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Accelerator program aims to help business owners of color in Manchester

This year the Community Loan Fund outreached the Mercy of God African Market owner to encourage her to apply to the new accelerator program.
Courtesy of N.H Community Loan Fund
N.H. Community Loan Fund reached out to Beatriz Adekoya, owner of the Mercy of God African Market in Manchester, encouraging her to apply to the new accelerator program.

The N.H. Community Loan Fund and the Manchester National Association for the Advancement of Colored People are reaching out to low-income Manchester residents who identify as Black, Indigenous, Hispanic, Asian, or other people of color, inviting them to be part of a new program that could help their small businesses grow and succeed.

The Community Driven Economic Empowerment program offers up to $5,000 to BIPOC small business owners living in the Greater Manchester area. It's not a loan; the fund recipients get to keep the money.

The funds can be used for computer hardware and software, legal consultation, marketing or bookkeeping. Additionally, the Community Loan Fund offers free business coaching and consulting, including advice from the Center for Women & Enterprise and N.H. Small Business Development Center. Owners do not have to be recipients of the funds to access these free services.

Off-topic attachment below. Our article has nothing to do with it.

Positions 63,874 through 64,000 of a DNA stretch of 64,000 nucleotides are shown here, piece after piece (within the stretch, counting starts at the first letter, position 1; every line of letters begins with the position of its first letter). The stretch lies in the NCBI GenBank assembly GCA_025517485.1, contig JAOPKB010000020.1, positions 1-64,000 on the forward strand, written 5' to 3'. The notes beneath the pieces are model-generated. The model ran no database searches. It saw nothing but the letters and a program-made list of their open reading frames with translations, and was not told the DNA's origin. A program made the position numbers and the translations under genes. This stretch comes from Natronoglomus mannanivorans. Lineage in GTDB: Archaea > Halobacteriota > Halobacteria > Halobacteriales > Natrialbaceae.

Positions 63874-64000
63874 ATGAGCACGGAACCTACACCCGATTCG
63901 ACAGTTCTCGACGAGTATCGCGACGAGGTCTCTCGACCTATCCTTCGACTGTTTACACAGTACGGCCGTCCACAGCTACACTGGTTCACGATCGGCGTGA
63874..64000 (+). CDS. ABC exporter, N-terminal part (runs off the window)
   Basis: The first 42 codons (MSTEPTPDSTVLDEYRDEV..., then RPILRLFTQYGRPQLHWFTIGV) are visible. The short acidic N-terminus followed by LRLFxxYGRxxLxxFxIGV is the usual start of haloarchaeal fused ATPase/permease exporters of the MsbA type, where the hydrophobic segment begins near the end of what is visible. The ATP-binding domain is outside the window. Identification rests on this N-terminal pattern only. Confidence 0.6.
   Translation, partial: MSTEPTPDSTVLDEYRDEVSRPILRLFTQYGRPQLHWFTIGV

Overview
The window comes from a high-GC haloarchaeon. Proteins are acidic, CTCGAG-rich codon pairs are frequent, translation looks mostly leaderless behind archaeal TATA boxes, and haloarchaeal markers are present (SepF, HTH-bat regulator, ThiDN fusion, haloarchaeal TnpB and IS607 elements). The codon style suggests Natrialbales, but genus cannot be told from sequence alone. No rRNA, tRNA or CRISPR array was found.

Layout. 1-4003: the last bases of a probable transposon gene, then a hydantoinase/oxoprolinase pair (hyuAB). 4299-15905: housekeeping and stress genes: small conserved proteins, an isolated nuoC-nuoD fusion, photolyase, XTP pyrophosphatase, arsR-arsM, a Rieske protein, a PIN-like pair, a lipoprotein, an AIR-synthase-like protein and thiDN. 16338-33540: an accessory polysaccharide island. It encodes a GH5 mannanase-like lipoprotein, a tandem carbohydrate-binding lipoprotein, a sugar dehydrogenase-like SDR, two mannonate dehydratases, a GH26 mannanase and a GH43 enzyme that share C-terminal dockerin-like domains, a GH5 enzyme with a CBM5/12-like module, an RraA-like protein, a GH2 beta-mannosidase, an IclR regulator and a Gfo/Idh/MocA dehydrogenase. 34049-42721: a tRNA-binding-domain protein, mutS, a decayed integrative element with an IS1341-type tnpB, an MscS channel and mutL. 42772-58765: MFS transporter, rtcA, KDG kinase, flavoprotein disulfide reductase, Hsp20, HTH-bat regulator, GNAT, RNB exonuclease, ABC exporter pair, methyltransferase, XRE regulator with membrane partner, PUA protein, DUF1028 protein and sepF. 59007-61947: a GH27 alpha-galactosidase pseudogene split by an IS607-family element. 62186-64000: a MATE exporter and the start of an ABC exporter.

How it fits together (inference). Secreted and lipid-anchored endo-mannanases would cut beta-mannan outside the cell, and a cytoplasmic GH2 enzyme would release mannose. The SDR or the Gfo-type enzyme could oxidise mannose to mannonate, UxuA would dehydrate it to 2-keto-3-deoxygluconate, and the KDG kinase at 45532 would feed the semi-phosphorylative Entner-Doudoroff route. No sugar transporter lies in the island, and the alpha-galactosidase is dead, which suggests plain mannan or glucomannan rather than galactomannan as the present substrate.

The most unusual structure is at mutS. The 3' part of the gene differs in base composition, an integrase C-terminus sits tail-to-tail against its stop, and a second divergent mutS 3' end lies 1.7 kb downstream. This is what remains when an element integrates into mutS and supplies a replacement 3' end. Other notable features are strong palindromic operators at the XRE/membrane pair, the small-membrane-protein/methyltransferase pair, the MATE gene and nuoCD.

The initiative was launched in January 2022, but the program delayed accepting applications until last week; they took additional time to do more research about entrepreneurs' needs. Last year, they interviewed 45 BIPOC business owners to gather that information.

Carlos Rincon, the business lender at N.H. Community Loan Fund, said they aspire to help people who face challenges accessing capital and resources.

"The traditional credit loans [are] very strict. So this is just a step to get them ready to access other loan products depending on their business stage," said Rincon.

Rincon said they would not ask the entrepreneurs for financial information. They only have to tell the story about how they started their business and a plan on how they will use the money.

"We don't care if they had a bankruptcy," he said. "The ultimate goal is to connect them to traditional credit sources when they are ready."

The accelerator is reaching out to the Latino community with material written in Spanish, and they will provide interpreters if needed. Its staff is also going directly to small businesses to spread the word. They are connecting with other communities through the Manchester Economic Development Office.

Rincon said their biggest challenge is letting people know this resource is available.

"Word of mouth has been the best mechanism so far," he said.

The organizations have up to $50,000 available. Small business owners can apply online until May 19. The funds will be disbursed by the end of May of this year.

There will be a workshop to help with applications on May 6 at 30 Amherst St. in Manchester from 9 to 11 a.m. 

Gabriela Lozada is a Report for America corps member. Her focus is on Latinx community with original reporting done in Spanish for ¿Qué hay de Nuevo NH?.

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